- A sworn police officer must confirm the violations
- Signs must clearly be placed alerting drivers in advance of the speed camera enforcement zone
- Fines cannot exceed $100
Staff recommended approval of the new ordinance. The proposal is scheduled for first reading next Tuesday, Oct. 11, and final review on Saturday, Oct. 15
A new study shows that the most dangerous area for pedestrians is Old Town.
The study, which includes an interactive map, tabulated more than 11,000 crashes between 2015 and 2022, with the most in Alexandria’s Old Town Historic District.
There were 68 crashes and 75 injuries, throughout Old Town. In second place is the MCV and Capitol districts of Richmond with 55 crashes and 56 pedestrians injured, followed by Clarendon in Arlington County with 52 crashes and 58 pedestrian injuries.
“In Virginia, pedestrian safety is a growing concern. From 2015 through June 2022, over 11,000 pedestrians were struck in the state of Virginia, leaving over 10,000 injured and 848 dead,” according to the study.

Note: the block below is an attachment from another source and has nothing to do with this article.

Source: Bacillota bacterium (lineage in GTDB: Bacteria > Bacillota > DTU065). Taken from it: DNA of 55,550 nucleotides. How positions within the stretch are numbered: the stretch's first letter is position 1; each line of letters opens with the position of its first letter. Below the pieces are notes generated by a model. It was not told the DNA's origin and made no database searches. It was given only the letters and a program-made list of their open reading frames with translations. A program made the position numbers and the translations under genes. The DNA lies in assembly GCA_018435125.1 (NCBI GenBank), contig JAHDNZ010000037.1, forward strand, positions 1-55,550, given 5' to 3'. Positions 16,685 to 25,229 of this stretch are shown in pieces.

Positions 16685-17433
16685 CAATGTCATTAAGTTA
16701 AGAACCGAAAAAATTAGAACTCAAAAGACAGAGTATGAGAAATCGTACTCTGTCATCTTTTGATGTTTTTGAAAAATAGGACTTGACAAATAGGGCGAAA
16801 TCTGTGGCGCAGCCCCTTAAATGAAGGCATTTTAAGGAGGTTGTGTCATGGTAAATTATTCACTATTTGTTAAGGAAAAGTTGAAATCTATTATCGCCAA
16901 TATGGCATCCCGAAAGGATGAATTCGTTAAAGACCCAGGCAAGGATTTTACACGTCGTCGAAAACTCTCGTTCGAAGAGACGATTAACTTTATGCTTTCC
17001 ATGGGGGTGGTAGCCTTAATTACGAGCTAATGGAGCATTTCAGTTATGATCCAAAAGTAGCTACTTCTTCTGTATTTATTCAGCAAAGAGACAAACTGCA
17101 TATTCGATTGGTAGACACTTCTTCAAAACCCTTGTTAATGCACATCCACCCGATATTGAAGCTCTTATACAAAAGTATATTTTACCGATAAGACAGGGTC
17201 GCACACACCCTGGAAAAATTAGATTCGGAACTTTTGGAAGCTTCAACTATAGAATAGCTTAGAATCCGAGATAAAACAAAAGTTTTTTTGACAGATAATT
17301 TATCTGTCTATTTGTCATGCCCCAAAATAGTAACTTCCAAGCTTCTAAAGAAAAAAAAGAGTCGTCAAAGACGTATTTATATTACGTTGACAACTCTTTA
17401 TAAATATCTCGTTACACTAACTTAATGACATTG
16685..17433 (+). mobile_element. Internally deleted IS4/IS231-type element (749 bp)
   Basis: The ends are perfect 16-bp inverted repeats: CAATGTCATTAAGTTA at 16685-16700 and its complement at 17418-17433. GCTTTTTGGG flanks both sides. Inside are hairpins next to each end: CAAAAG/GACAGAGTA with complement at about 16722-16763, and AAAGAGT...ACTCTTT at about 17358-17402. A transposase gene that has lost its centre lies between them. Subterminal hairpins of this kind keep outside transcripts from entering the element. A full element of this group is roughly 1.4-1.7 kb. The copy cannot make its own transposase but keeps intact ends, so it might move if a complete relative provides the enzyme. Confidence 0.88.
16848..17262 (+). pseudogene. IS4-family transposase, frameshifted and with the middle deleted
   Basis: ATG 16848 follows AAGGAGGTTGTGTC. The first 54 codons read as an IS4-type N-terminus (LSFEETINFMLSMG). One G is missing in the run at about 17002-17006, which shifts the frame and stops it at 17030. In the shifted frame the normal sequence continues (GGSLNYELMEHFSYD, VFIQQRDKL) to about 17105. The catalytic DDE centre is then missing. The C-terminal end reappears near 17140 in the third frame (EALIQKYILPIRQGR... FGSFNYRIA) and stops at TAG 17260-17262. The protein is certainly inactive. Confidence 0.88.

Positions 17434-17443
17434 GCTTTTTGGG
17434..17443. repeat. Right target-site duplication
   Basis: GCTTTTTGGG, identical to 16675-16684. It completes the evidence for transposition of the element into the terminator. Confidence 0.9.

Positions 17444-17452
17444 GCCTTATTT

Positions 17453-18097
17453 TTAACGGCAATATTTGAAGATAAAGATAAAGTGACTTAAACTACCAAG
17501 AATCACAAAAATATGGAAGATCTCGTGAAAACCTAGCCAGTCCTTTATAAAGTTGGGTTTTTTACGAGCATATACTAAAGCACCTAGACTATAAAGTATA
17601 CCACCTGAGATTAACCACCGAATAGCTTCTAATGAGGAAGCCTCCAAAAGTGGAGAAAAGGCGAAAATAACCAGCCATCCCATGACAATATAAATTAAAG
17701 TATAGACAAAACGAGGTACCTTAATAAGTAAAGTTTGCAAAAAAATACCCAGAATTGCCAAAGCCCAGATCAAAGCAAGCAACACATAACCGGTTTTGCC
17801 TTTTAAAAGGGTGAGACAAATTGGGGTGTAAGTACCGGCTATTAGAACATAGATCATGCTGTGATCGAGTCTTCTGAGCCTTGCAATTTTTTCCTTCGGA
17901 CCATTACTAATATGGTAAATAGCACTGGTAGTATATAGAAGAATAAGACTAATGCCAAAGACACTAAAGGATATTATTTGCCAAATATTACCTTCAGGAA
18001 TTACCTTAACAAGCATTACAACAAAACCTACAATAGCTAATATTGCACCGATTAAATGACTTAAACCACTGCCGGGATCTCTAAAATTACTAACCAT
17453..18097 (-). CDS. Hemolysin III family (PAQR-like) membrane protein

The top 20 most dangerous areas are below.
RANK ZONE NAME LOCATION CRASHES PEDESTRIANS INJURED 1 Alexandria Historic District Alexandria 68 75 2 Capitol – Biotech and MCV Districts Richmond 55 56 3 Clarendon Arlington County 52 58 4 Belvidere St Corridor Richmond 44 43 5 Monroe Ward Richmond 37 39 6 Virginia Commonwealth University Richmond 34 35 7 Ballston Arlington County 32 31 8 North Rosslyn Arlington County 31 32 9 Caroline Street Corridor Fredericksburg 29 33 10 Shockoe Bottom Richmond 26 26 11 Columbia Pike Corridor Arlington County 24 25 12 Pacific Ave Corridor Virginia Beach 20 20 13 Main St Corridor Blacksburg 19 19 14 Shockoe Slip Richmond 18 18 15 Crystal City – Richmond Hwy & 23rd St Arlington County 18 20 16 Wilson Blvd Corridor Arlington County 18 18 17 Court House Arlington County 16 17 18 Ridge St Corridor Charlottesville 15 14 19 Columbia Pike & S Four Mile Run Dr. Arlington County 15 15 20 Downtown Roanoke Roanoke 14 14
(Updated 8/3) The City of Alexandria is moving forward with the next stage of a pilot program to keep traffic on Duke Street and off residential streets, but Mayor Justin Wilson said in a recent newsletter that this is the start of a broader effort targeting cut-through traffic.